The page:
Home décor chain At Home modernizes associate training methods


Employee training initiatives face unique challenges in retailing, given the vast numbers of people who work far from the corporate office and aren’t tethered to a desk. It’s almost impossible to ensure that all receive consistent information. At times, it’s difficult to ensure they receive information at all.

Home décor superstore At Home uses an employee knowledge platform from Axonify to enable employees — both at company headquarters in Plano, Texas, and at its 120 stores — to access training videos that are tailored to their positions and goals, easily digested and use game strategy to boost learning and engagement.

At Home emerged from bankruptcy nearly 15 years ago with new owners, and brought a new CEO on board about four years ago. “In many respects, it was like a 35-year-old startup,” says Valerie Davisson, At Home’s head of human resources since 2013.

The company previously had been known as Garden Ridge, a name that carried “towering strength in terms of the brand,” Davisson says. It also generated confusion, given that the stores sell a range of furniture and home décor items.

“Our brand suffered every day from a lack of awareness,” she says.

In addition, turnover was running at about 400 percent, Davisson says. The management team needed to rebuild employee policies and re-start employee training, which had become almost non-existent.

The goal was to “change the culture to be something more welcoming,” she says.

Any solution would have to scale with the business and be easy to implement and learn. It also needed to be budget- friendly.

“It needed to be nimble and flexible, but robust,” Davisson says. “The juice had to be worth the squeeze.”

At Home’s director of loss prevention suggested Davisson look at Axonify. Axonify’s employee knowledge platform consists of brief lessons — often just a few minutes each — tailored to each employee’s position and current level of knowledge. Its algorithm automatically adjusts as an employee successfully completes a lesson, so the next lesson builds on what they have already learned.

Axonify’s employee knowledge platform consists of brief lessons — often just a few minutes each — tailored to each employee’s position and current level of knowledge.

“The content can be targeted to the job title and location,” says Carol Leaman, president and CEO of Axonify.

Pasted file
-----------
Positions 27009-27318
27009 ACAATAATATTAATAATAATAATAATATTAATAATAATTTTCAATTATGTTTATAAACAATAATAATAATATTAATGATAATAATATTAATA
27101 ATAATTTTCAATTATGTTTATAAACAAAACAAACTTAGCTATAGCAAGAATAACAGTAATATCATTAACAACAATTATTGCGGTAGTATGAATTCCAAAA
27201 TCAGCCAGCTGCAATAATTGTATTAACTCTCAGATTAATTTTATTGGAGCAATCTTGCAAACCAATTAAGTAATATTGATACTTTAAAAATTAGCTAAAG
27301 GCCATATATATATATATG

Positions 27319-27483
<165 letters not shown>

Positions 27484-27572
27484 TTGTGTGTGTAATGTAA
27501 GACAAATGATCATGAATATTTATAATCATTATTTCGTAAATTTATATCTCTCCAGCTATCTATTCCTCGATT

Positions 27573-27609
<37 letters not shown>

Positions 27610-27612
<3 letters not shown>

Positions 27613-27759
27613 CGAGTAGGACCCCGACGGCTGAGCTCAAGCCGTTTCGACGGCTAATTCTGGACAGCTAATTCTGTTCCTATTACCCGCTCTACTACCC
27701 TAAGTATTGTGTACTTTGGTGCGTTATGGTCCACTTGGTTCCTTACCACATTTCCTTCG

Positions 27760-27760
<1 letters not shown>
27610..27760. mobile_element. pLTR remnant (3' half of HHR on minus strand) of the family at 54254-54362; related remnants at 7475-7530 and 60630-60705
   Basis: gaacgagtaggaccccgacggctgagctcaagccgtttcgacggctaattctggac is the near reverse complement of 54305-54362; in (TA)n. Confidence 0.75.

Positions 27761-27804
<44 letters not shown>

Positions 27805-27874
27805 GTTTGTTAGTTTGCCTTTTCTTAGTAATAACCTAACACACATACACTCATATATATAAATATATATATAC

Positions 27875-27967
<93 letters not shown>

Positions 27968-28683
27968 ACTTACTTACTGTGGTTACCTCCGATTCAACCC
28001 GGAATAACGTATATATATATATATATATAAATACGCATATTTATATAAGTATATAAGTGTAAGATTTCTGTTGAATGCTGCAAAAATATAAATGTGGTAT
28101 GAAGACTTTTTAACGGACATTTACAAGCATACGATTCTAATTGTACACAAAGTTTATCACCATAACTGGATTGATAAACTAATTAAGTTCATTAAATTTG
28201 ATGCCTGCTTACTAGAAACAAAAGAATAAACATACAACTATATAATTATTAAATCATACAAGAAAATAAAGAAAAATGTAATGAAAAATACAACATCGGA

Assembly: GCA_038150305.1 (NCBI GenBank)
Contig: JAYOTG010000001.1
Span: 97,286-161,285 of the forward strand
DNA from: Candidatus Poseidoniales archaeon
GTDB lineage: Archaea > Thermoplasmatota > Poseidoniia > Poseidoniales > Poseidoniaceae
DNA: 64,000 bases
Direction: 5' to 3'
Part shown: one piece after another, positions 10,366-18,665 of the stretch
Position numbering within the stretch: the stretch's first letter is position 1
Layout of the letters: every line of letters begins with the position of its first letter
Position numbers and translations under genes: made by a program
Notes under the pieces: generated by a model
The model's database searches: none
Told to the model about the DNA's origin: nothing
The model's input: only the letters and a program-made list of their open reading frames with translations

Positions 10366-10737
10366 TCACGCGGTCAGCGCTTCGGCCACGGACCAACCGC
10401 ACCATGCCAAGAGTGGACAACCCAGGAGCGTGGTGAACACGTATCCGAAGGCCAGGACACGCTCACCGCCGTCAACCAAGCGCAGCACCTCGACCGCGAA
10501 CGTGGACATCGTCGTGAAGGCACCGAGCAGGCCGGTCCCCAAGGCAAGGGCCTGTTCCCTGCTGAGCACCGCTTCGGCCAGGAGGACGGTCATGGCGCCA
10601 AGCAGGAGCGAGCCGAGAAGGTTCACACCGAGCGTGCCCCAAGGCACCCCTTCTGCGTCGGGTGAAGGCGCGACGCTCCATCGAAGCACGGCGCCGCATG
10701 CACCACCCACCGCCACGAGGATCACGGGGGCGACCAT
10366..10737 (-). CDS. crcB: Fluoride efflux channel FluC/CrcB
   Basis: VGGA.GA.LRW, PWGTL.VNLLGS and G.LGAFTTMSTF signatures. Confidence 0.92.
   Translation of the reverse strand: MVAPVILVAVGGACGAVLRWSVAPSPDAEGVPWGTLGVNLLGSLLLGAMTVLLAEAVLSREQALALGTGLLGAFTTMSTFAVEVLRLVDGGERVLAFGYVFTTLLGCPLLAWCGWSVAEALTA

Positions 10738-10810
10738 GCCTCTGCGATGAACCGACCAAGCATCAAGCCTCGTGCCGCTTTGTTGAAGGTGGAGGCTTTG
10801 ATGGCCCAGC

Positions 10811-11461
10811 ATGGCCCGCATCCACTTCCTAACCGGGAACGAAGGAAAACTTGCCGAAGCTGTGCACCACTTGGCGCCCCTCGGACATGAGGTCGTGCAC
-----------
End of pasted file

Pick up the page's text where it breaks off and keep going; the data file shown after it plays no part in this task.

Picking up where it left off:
Employees can access the lessons via a range of devices, and at the pace that suits them. Some retailers embed the lessons within their point-of-sale systems or kiosks, while others allow employees to access them on personal mobile devices.

How humans learn

The traditional means of communicating with employees such as posters, meetings and classroom presentations often fall short, Leaman says. After a while, employees don’t notice posters, and it’s difficult to assemble dispersed employees into meetings and classes. “Axonify was designed to counter this,” she says.

The Axonify approach incorporates an understanding of the ways in which most humans acquire and retain information. For instance, most people can digest and remember four or five pieces of information at a time. “Beyond that, you get memory degradation,” she says.

This understanding means the lessons on Axonify are short, but the concepts are reinforced over multiple lessons, which helps participants retain the concepts over the long term.

The programs also use gamification to encourage and maintain strong participation. Participants can earn points as they complete different lessons, and see how their point totals compare with their coworkers.

Moreover, since the Axonify platform is available through the cloud, it is accessible just about any time and from anywhere. This is key for companies with workers who are “deskless,” work hours outside the typical nine-to-five and need to be “on-the-clock” as much as possible.